Living with Hope: experimental theater

The San Diego State theater department recently teamed up with Playwrights Project to stage “Living with Hope” in SDSU’s experimental theater from March 16-19. The performance consisted of two short plays: Mabelle Reynoso’s “Other People’s Kids” followed by Out of the Yard Playwrights’ “Finding Our Way.” Both plays centered on the cycle and struggles of addiction.

The first play was prefaced by a series of abstract and disturbing images, such as a detailed drawing of the Grim Reaper, projected onto the stage’s backdrop. The images were adorned with provoking phrases like, “Just another hit… euphoria setting in… lifeless here I die,” and “I did things no girl should dare.”

Photo by Julianna Ress.

“Other People’s Kids” featured interconnected stories related to meth use. Destiny Girley and Nick Sandoval played Gaby and Jesse, a young couple expecting a child. Gaby is an ex-meth user while Jesse is still using and selling, which leads to abusive behavior toward Gaby. Gaby attempts to get her life together for their child, and ultimately their breakup. Jake and Gaby’s story realistically displayed the pitfalls and manipulation that come from meth use and abusive relationships.

Alex DeMarco played Patty, mother to Brown University-bound teen daughter Mackenzie, played by Paige Jensen. Mackenzie, while an exceptional student, is a social outcast due to her fierce academic dedication. She turns to drugs looking for a feeling of normalcy. Obtaining meth through Jesse, she sacrifices her health and college plans because of the drugs, much to Patty’s dismay. Mackenzie’s story ends somewhat unresolved, as it remains unknown if she recovers from her addiction. However, amidst Patty’s disgust at what her daughter has become, she realizes that Mackenzie is still human and is suffering from a disease. The ambiguity of Mackenzie’s character arc reflects the uncertainties faced by addicts’ families – will she recover? Will she die? Will she spend her entire life on the streets? Mackenzie and Patty’s relationship was a heartbreaking and accurate display of the struggle to keep hope alive when parenting an addict.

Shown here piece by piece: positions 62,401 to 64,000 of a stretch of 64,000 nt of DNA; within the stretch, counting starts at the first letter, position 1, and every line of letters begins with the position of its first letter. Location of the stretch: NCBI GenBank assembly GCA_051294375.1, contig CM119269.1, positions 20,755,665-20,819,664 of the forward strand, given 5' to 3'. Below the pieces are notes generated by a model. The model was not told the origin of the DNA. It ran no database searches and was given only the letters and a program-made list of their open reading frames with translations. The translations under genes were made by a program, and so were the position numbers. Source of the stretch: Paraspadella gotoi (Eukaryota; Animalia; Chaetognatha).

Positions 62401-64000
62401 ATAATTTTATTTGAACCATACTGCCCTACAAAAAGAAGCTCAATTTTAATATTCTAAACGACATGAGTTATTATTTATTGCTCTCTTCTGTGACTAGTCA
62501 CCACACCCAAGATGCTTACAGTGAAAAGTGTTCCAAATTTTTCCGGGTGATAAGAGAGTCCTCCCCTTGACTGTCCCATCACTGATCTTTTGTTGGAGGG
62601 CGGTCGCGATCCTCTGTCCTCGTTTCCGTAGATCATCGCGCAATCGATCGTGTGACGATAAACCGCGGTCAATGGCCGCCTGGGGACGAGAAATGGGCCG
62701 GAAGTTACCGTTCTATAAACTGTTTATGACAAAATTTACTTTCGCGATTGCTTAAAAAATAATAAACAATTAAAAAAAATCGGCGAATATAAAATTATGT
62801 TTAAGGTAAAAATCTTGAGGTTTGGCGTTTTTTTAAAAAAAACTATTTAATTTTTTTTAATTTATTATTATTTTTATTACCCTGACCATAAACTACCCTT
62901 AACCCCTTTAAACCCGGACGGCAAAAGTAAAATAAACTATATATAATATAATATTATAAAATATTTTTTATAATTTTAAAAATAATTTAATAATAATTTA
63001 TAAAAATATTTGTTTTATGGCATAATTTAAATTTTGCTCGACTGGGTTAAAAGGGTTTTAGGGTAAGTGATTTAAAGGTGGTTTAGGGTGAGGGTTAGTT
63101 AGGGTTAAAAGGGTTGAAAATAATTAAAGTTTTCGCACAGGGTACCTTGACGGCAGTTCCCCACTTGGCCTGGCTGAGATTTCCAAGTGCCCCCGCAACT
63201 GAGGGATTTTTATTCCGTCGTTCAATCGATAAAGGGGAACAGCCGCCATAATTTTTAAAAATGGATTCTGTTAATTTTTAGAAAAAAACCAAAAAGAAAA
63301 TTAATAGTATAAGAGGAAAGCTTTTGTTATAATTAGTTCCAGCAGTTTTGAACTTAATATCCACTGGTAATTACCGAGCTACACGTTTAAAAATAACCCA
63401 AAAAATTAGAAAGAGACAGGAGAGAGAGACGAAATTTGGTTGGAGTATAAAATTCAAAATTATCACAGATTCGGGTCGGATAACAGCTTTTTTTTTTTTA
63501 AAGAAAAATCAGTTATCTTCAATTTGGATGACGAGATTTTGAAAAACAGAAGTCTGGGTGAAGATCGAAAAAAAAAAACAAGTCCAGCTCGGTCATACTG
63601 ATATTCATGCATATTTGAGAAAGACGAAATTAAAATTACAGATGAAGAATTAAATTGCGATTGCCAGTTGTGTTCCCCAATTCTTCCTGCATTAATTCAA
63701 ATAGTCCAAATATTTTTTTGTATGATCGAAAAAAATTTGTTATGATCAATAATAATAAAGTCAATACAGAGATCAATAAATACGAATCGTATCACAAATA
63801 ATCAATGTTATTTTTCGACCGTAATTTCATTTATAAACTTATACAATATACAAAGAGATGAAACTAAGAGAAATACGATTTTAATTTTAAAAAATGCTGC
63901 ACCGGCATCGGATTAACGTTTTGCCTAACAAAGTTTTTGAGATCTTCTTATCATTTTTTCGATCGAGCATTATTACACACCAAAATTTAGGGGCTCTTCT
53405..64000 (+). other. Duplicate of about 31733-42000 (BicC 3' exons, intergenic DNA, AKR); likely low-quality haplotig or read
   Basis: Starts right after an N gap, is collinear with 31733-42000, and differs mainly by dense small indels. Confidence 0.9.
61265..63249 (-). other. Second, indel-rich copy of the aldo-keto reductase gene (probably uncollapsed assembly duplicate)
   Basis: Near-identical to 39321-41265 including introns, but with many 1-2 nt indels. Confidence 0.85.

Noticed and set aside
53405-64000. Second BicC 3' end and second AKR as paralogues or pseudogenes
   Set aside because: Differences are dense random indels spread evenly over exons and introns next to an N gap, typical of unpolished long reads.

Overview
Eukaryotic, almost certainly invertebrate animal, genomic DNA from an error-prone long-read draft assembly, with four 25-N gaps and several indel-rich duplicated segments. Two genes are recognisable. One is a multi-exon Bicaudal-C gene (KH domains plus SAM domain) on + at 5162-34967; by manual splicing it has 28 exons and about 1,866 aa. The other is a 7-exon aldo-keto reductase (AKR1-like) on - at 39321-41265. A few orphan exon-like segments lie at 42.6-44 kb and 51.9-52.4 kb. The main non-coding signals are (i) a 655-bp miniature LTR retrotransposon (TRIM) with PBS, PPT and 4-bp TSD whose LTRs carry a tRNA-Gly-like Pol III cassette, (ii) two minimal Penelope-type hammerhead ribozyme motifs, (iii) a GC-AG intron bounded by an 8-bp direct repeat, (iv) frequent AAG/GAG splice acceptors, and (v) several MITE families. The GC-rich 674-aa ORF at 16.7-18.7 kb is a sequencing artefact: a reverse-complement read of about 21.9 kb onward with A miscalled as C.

“Finding Our Way” began immediately after the final scene of “Other People’s Kids” and was a much more abstract look at addiction. The play featured several reenactments of the characters’ first time using various drugs due to peer pressure, low self-esteem and curiosity. The most powerful scene was when a mother came home with a man, both clearly intoxicated, and proceeded to fight right in front of her daughter while three other characters attempted to shield the daughters’ eyes.

“Finding Our Way” stressed that there are better ways to treat addicts than incarceration, such as rehabilitation centers, therapy and meditation. The play stood firmly against jail time for drug-users, since those laws affect the families of addicts arguably more so than the addicts themselves.

The play additionally featured “addiction” personified, who goaded the other characters into doing drugs to attempt to catch the feelings they constantly chase. The characters would fall at the touch of the “addiction” character, depicting the immense power addiction has over their lives.

The performance as a whole portrayed addiction in two wildly different ways. “Other People’s Kids” presented the many lifestyles of drug addicts, emphasizing that drugs can find anyone. “Finding Our Way” offered a look into the addicts’ minds, and the options available and steps necessary to reach recovery. “Living with Hope” treated addiction effectively and realistically, and avoided going over the audience’s heads by being preachy or cheesy, as is often true of performances about drug addiction. The show was especially powerful and relevant to students, but the stories, as “Living with Hope” stressed, could relate to anyone.

Featured Image by Julianna Ress. 

Julianna Ress